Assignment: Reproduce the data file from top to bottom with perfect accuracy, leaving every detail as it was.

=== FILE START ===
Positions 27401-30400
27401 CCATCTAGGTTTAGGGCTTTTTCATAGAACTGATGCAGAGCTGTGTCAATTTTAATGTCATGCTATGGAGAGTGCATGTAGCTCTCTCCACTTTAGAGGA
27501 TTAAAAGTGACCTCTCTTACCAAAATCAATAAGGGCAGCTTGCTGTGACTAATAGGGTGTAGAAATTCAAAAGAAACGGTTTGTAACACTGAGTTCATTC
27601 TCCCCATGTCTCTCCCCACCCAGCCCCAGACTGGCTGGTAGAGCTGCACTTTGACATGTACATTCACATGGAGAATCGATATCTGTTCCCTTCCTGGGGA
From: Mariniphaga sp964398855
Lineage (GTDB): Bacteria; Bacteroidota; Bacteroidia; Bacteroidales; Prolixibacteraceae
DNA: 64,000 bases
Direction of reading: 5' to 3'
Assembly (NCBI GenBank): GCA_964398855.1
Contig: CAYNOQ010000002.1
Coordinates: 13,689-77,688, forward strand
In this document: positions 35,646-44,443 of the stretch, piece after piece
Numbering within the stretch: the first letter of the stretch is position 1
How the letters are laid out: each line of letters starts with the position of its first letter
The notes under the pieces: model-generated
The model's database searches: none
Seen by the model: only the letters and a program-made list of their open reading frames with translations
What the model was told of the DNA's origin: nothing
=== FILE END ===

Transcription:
Positions 27401-30400
27401 CCATCTAGGTTTAGGGCTTTTTCATAGAACTGATGCAGAGCTGTGTCAATTTTAATGTCATGCTATGGAGAGTGCATGTAGCTCTCTCCACTTTAGAGGA
27501 TTAAAAGTGACCTCTCTTACCAAAATCAATAAGGGCAGCTTGCTGTGACTAATAGGGTGTAGAAATTCAAAAGAAACGGTTTGTAACACTGAGTTCATTC
27601 TCCCCATGTCTCTCCCCACCCAGCCCCAGACTGGCTGGTAGAGCTGCACTTTGACATGTACATTCACATGGAGAATCGATATCTGTTCCCTTCCTGGGGA
From: Mariniphaga sp964398855
Lineage (GTDB): Bacteria; Bacteroidota; Bacteroidia; Bacteroidales; Prolixibacteraceae
DNA: 64,000 bases
Direction of reading: 5' to 3'
Assembly (NCBI GenBank): GCA_964398855.1
Contig: CAYNOQ010000002.1
Coordinates: 13,689-77,688, forward strand
In this document: positions 35,646-44,443 of the stretch, piece after piece
Numbering within the stretch: the first letter of the stretch is position 1
How the letters are laid out: each line of letters starts with the position of its first letter
The notes under the pieces: model-generated
The model's database searches: none
Seen by the model: only the letters and a program-made list of their open reading frames with translations
What the model was told of the DNA's origin: nothing